Autobiographies from the Dead – Ed the Soldier

For the next several weeks, my blogs are going to consist of “autobiographies” written by some very special people.  They have one thing in common.  They are all dead.  Some have a burial place and some were simply discarded like pieces of trash.  Their stories will be told by the deceased themselves.  They cry out from the fields, rivers and graveyards to speak.  I have heard their cries.  They want me to tell their stories to you.  They want you to know what their living and dying was for.  This week, Ed will tell you the story of his life and death.

Ed the Soldier

My soldier squadI was brave and loyal.  I gave my all for the corp.  I was taught to respect and obey authority.  Right or wrong, it was my job to follow orders.  I never questioned my assignments.  I never questioned my Sargent or my Captain.  As was said in the famous poem, “mine was to do or die and not to question why.”   I am looking now at my body and those of my nine squad members.  We had one medic, three guys with M-16’s, one guy with an MGL-140, one guy with a Barrett .338 Lapua Magnum, one guy with an MPIM/SRAW rocket, one radio guy or in this case a radio gal, Sarge our Squad Leader and of course me also carrying a good old US issue M-16 along with a bunch of grenades.

Iran_Iraq_War_Dead_SoldiersIt looks like my arms and chest have been shot full of holes.  However, I think it was the two bullets that caught me in my brain which finished me off.  My head looks like it was stuck in a meat grinder.  Most of my squad does not look much better.  There are a few guys minus heads, some missing legs and others missing body parts.  A good jig saw puzzler could not put us all back together again.  I can’t believe the number of bullets that hit us.  One minute we were joking around and the next minute it sounded like a Fourth of July celebration.  The difference being that we were the targets and the bullets and rockets were lighting us up instead of the sky.  What happened to our vaunted Intel?

recruitingI enlisted right out of high school.  I did not want to go to college and I could not think of anything else to do.  I went down to my Army recruiting office and was scheduled immediately with an appointment.  I did not have to wait long.  About thirty minutes later, a well-dressed very sharp looking soldier came out of an office to greet me.  “Son” he said, “You have come to the right place. We will fix you up so that you can serve your country and really make a difference in the world.  Do you want your parents and friends to look up to you?  Do you want to be get laid more than you could ever dream possible?  Do you want to be a real hero and not some phony cardboard actor hero, then just sign right here.”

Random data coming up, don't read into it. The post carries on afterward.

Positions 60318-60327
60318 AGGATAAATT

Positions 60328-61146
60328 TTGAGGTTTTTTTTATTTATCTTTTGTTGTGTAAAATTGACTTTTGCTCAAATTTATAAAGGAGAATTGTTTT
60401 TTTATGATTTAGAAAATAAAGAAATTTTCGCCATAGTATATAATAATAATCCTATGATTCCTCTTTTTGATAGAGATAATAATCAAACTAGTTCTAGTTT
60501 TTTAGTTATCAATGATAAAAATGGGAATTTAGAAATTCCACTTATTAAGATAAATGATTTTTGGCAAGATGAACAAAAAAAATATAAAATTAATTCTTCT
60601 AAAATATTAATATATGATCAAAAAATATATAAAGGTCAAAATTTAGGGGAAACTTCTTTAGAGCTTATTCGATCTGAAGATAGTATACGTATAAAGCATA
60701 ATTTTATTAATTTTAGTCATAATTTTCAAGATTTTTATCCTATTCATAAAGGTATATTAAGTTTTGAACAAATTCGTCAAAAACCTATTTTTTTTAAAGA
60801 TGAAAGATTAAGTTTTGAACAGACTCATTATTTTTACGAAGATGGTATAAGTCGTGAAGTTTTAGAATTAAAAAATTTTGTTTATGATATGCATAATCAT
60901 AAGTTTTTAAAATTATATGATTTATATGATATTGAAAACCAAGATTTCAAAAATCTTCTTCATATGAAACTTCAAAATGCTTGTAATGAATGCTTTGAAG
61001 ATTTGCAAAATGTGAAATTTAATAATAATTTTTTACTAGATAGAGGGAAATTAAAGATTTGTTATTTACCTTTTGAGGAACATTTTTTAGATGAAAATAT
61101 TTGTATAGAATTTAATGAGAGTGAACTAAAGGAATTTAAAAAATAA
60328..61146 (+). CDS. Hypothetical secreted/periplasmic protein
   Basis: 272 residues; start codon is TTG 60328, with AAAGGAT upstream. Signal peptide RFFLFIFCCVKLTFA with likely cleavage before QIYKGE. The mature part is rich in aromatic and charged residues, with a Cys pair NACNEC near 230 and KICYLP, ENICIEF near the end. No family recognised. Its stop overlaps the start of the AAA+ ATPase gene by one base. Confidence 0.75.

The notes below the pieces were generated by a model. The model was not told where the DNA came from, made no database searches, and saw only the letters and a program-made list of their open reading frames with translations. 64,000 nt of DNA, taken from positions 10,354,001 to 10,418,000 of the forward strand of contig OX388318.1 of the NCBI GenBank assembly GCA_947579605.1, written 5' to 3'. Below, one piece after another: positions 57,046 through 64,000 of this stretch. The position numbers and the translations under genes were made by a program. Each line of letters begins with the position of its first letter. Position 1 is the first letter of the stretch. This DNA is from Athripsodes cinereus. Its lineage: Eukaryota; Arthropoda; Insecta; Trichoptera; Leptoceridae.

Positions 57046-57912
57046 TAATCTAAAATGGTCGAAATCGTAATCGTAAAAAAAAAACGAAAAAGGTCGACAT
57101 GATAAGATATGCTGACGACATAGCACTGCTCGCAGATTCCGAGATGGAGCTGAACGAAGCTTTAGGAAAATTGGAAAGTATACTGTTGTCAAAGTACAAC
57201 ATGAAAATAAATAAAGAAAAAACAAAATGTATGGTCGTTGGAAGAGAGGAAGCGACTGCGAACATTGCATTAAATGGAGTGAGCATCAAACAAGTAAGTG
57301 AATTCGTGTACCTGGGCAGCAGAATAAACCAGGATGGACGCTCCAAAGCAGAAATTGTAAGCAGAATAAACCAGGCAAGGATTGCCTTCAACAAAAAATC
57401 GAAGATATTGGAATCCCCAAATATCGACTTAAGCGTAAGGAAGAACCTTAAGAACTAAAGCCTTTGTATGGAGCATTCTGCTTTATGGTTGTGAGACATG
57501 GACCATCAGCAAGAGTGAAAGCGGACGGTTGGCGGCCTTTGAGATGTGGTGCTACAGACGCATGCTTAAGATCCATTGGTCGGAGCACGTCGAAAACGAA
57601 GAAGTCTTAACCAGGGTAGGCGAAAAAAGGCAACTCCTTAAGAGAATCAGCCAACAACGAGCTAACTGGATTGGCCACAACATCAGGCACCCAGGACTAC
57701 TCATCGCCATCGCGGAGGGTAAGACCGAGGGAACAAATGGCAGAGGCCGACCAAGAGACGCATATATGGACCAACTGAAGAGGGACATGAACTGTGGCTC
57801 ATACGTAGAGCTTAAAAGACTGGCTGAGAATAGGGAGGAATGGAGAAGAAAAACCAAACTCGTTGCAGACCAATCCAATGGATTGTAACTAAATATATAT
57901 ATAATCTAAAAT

“My boy, you have just saved the free world.  Welcome to the US Army.” 

After basic training, they said I had been selected for a tour in Iraq.  They said it would be easy soldiers with chidren 2duty.  It would just be some mopping up operations and nothing really tough.  The really tough stuff had been done months before.  And besides that, the “ragheads” could not shoot straight so we had nothing to worry about.  Each day we went out on patrol to a different village or a different part of the same village.  They all looked alike.  Some of the Soldiers with childrenlocals seemed friendly, but most just ignored us.  Kids would come over and ask us for candy or cigarettes when they would see us walking.  We were taught to trust no one but after a while you got to know certain kids and you would give them candy or sometimes some money.

The women really kept to themselves.  You hardly ever saw any on the street and if you did they were always covered from head to toe.  We were not allowed to have any alcohol as it is illegal in Muslim countries.  There wasn’t much to do all day long soldiers on reconexcept when we were on patrol.  Most of the fun we had was out in the villages.  We loved to play pranks on each other.  On one patrol, one of the guys had hid behind a wall and as we started to walk by, he threw a dummy grenade at us.  We scattered like rabbits and waited for it to go off.  After a few seconds, we could hear laughter coming from behind the wall.  We soon realized that it was one of our guys.  He was laughing so hard, it gave him cramps.  It took us weeks but we figured out how to get even with him.  I guess we were always really wound up when out on patrol, so it was not hard to find something to break up the tension.  Often it would involve shooting at anything that seemed sinister or menacing.

The Soldiers of Company F

The Soldiers of Company F “Blues Platoon,” 3rd Assault Helicopter Battalion, 227th Aviation Regiment, 1st Air Cavalry Brigade, 1st Cavalry Division, move forward, almost shoulder to shoulder, with live ammo while practicing team movement drills at an Advanced Close Quarters Marksmanship course at Camp Beuhring, Kuwait, May 13. The ACQM course is meant to sharpen the Soldiers skills before moving north to support Operation Iraqi Freedom.